SINGAPORE — Conducting checks on all outgoing vehicles from Singapore’s land checkpoints will have a significant impact on trade and travel, and could also “severely worsen” the departure traffic situation, said the Immigration and Checkpoints Authority (ICA).
“While the checks may not be 100 per cent, they are not minimal or negligible in number,” said the authority.
ICA was responding to TODAY’s queries on Saturday (July 23) about how a couple fled Singapore after allegedly failing to deliver luxury watches and bags to their buyers.
The fugitives — Singaporean Pi Jiapeng and Thai national Pansuk Siriwipa — had left the country by hiding in the container compartment of a lorry, and were assisted by a 40-year-old Malaysian man.
TODAY also asked if ICA is considering a review of its policy of not checking 100 per cent of outgoing vehicles at the border checkpoints.
In response, ICA said that Singapore’s land checkpoints are one of the busiest land crossings in the world, and about 200,000 travellers depart daily prior to the coronavirus pandemic.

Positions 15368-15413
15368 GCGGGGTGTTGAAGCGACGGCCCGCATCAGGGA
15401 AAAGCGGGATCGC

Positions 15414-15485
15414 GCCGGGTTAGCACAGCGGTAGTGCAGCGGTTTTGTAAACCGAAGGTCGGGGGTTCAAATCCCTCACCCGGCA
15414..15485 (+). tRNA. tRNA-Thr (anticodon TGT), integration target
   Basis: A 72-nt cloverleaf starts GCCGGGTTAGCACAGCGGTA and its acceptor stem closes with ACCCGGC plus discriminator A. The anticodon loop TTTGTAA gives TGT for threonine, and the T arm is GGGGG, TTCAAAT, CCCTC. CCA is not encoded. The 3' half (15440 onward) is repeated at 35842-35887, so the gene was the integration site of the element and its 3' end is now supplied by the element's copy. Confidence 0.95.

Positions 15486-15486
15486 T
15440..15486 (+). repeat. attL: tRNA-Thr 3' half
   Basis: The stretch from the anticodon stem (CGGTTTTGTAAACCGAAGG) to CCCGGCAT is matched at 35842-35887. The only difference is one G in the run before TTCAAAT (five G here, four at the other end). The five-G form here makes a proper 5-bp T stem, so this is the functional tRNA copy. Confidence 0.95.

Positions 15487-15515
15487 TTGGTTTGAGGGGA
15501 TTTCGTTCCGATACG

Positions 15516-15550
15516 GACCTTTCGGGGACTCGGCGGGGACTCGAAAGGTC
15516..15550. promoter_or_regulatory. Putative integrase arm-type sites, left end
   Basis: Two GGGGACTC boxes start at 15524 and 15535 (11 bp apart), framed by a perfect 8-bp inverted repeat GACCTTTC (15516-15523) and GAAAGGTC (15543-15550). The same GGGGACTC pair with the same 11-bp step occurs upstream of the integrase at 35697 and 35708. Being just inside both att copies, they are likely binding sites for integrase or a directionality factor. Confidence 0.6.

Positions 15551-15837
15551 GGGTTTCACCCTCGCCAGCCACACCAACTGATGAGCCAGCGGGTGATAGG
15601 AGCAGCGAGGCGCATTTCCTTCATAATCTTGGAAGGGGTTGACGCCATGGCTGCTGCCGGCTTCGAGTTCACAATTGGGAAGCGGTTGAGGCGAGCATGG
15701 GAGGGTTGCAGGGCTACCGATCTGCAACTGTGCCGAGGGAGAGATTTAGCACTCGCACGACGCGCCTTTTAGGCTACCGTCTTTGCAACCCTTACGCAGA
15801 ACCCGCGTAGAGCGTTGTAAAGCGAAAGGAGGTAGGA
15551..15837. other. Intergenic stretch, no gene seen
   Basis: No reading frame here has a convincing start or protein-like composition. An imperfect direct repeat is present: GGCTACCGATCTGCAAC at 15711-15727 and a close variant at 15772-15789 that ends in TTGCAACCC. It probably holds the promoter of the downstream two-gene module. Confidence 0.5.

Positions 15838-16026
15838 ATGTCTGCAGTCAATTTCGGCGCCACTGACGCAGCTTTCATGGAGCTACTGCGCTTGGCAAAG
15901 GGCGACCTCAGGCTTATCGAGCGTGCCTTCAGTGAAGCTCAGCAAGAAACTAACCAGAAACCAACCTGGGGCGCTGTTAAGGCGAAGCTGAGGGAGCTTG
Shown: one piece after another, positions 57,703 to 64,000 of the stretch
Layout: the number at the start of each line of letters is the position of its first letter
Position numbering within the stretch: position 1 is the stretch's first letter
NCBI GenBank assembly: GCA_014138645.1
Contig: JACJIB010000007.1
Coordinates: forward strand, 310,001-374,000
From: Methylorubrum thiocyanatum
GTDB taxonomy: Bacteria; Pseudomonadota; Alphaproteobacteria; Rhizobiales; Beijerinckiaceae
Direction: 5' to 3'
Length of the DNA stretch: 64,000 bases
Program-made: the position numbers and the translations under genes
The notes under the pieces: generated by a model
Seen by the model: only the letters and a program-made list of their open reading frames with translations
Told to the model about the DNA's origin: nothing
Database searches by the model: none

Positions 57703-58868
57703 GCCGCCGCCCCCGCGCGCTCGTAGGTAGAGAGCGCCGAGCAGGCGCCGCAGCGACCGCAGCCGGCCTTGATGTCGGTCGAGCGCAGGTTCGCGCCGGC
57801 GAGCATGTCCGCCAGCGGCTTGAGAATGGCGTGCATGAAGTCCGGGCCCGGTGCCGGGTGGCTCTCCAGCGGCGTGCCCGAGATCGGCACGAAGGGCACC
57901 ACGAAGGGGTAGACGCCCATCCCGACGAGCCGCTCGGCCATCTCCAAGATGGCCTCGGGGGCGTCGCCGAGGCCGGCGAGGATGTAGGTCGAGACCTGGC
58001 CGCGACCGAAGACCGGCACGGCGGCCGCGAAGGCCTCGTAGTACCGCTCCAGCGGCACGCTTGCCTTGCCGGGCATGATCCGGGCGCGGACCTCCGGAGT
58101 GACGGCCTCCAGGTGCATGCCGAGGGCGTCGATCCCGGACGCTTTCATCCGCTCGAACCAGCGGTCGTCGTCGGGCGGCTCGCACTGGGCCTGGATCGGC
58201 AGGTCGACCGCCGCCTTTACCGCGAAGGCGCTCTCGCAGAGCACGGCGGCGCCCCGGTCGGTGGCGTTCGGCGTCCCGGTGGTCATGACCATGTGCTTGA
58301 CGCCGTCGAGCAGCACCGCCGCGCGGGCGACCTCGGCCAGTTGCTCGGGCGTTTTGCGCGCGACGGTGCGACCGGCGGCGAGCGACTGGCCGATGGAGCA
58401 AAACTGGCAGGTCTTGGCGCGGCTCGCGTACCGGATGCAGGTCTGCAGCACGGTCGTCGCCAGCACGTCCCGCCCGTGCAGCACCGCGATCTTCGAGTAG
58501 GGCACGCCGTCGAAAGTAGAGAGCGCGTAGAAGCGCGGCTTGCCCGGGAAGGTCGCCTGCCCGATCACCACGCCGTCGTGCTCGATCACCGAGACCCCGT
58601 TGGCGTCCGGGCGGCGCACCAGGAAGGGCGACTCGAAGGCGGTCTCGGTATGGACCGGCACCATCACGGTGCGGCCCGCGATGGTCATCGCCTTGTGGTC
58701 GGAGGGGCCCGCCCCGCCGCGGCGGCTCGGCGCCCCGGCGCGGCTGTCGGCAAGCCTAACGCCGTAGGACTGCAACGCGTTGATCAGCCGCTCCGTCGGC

Any delay in clearing departure traffic during peak hours can cause traffic tailback onto the roads inland, such as the Bukit Timah Expressway for Woodlands Checkpoint and the Ayer Rajah Expressway for Tuas Checkpoint, said ICA.
It added that such delays would also disrupt trade flows between Singapore and Malaysia.
ICA said that it adopts a “risk management approach” to departure clearance screening of people, goods and conveyances and takes an “arrival-centric approach” to border security, which ICA added is a common practice internationally and done to optimise resources.
This is why the approach to departure checks changes based on Singapore’s prevailing security posture, ICA said in its response.
“For example, enhanced checks will be conducted on departing conveyances in the aftermath of major security incidents to prevent the perpetrators from leaving Singapore,” said ICA.
On the other hand, ICA subjects all arriving conveyances to 100 per cent checks in order to safeguard Singapore’s borders ”against the entry of smuggled, illegal or undesirable persons and goods, and especially security sensitive items”.
This is a key priority for the authority, it said. ”A more balanced approach has therefore been adopted,” said ICA.
Explaining its current approach, ICA said it conducts regular and random operations on departing conveyances on a day-to-day basis. The checks include car boots, the luggage and engine compartments of buses, as well as the cabin and container compartments of lorries.
Targeted and thorough checks may also be conducted on departing traffic based on risk-profiling and information received, it said.